Massachusetts divorce lawyer Carmela Miraglia discusses how changes in the federal Social Security law may affect Massachusetts divorcees.
Recent changes in federal law mean that a divorced spouse cannot begin collecting Social Security benefits (as a former spouse) until the worker-spouse retires and begins collecting Social Security benefits. In a divorce, spouses who have been married at least ten years are often entitled to a spousal (or ex-spousal) benefit equal to 50% of the worker-spouse’s Full Retirement Age (FRA) benefit, adjusted for reductions if the ex-spouse is under his or her own independent FRA. You can calculate your own or your spouse’s FRA at the Social Security Administration’s Retirement Planner page. Until recently, the spousal benefit was available to the ex-spouse, at his or her discretion, so long as the worker-spouse had reached federal retirement age. In other words, the former spouse benefit was not contingent on whether the worker spouse was actually collecting benefits. However, in November 2015, with virtually no advance warning – in addition to a total lack of public government review and congressional hearings – some of the biggest Social Security changes in three decades came into immediate effect, directly impacting divorce nationwide. Specifically, rules for claiming benefits, including former spouse benefits, were changed to dramatically limited the options for former spouses seeking the benefit after a divorce.
The changes will directly impact how both spouses in a divorce (that is, the worker-spouse entitled to benefits and the soon to be ex-spouse entitled to a spousal benefit) negotiate for spousal maintenance or alimony and how the parties anticipate future income derived from Social Security benefits. Now, considering trade-offs in Social Security claiming strategies is an additional, necessary part of divorce negotiation. Often, trade-offs have their own costs associated with them, potentially increasing the cost of your divorce.
Prior to the Bipartisan Budget Act of 2015, ex-spouses had the ability to anticipate making independent elections regarding the timing of filing for their share of the worker-spouse’s benefits. Divorced parties, each independent of the other, had their own respective qualifications to meet before they were eligible to file a claim. Especially relevant was that prior to the new changes, an ex-spouse was entitled to file a claim based on the ex’s (the worker) benefit without consideration of the worker’s current filing status. That entitlement exists no longer. Now, in order for the ex-spouse to file a claim based on their ex’s benefit, the ex-worker spouse him or herself must also be actively collecting benefits.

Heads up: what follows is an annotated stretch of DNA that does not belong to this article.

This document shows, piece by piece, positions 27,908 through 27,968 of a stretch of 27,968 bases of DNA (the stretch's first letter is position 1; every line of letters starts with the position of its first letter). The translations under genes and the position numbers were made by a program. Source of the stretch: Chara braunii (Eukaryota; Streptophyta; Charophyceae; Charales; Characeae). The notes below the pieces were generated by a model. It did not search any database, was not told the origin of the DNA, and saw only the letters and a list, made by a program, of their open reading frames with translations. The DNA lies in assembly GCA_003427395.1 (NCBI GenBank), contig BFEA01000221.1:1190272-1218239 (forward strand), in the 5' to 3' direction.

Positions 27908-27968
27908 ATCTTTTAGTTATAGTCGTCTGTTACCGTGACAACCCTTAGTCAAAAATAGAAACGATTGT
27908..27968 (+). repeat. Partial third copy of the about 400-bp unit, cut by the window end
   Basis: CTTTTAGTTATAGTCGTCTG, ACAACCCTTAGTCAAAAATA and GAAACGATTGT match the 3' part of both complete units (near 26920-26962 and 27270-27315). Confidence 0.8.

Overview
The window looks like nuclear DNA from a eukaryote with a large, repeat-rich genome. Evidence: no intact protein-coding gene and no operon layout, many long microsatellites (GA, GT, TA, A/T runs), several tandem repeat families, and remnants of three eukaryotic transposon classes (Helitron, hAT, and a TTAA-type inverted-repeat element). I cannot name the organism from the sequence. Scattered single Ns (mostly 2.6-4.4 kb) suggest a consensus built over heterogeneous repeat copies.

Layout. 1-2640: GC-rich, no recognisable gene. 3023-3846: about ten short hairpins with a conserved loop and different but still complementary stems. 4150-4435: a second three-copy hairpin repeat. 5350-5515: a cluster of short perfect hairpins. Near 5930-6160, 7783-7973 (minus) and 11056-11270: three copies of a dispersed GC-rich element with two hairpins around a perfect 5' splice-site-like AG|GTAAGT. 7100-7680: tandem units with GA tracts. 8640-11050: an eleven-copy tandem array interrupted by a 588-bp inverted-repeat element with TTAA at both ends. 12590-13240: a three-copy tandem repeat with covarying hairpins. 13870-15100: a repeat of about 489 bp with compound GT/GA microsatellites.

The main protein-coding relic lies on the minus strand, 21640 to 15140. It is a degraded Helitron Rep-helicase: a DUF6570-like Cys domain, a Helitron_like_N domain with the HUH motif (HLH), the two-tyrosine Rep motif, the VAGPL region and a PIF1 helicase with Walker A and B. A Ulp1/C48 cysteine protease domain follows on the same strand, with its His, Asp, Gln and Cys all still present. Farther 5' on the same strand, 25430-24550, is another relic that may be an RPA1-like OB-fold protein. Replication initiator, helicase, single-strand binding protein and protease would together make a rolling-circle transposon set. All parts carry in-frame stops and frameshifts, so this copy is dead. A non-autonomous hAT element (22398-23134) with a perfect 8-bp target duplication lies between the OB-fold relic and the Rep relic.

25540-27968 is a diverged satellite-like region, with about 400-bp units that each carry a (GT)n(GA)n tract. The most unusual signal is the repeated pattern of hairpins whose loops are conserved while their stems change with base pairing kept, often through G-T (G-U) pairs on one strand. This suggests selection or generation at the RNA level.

A divorce agreement should specify when the working spouse will begin collecting benefits.
What that means, in simple terms, is that an ex-spouse must wait until the worker-spouse collects benefits before the ex-spouse can claim any spousal benefit they might be entitled to. This creates an environment wherein the worker spouse can unilaterally choose to delay retirement (collecting benefits) which could maximize his or her own benefit, but there is no reciprocal benefit to the waiting former spouse – since the spousal benefit will never increase beyond the worker-spouse’s FRA benefit. Perhaps even more disturbing, the new rules effectively allow the worker-spouse to hold the ex-spouse at his or her mercy regarding the availability of benefits; the worker-spouse can, for whatever reason or no reason whatsoever, actually block the ex-spouse from receiving benefits by simply electing to not collect benefits themselves. It’s no secret that marriages often end riddled with animosities and a desire for “revenge”, and these new rules offer the opportunity for just such behavior.
Negotiating Social Security benefits now requires considering the respective birth dates and FRA’s of both parties and aligning them. Determining the FRA of each spouse is the threshold consideration; then each spouse must commit to a specific time for collecting the benefits or make trade-offs using alternate marital assets – hence the need for further negotiation. These agreements must then be specified in your Separation Agreement to be enforceable.
About the Author: Carmela M. Miraglia is a Massachusetts family law attorney for Lynch & Owens, with offices in Hingham, Massachusetts and East Sandwich, Massachusetts. She is also a mediator for South Shore Divorce Mediation.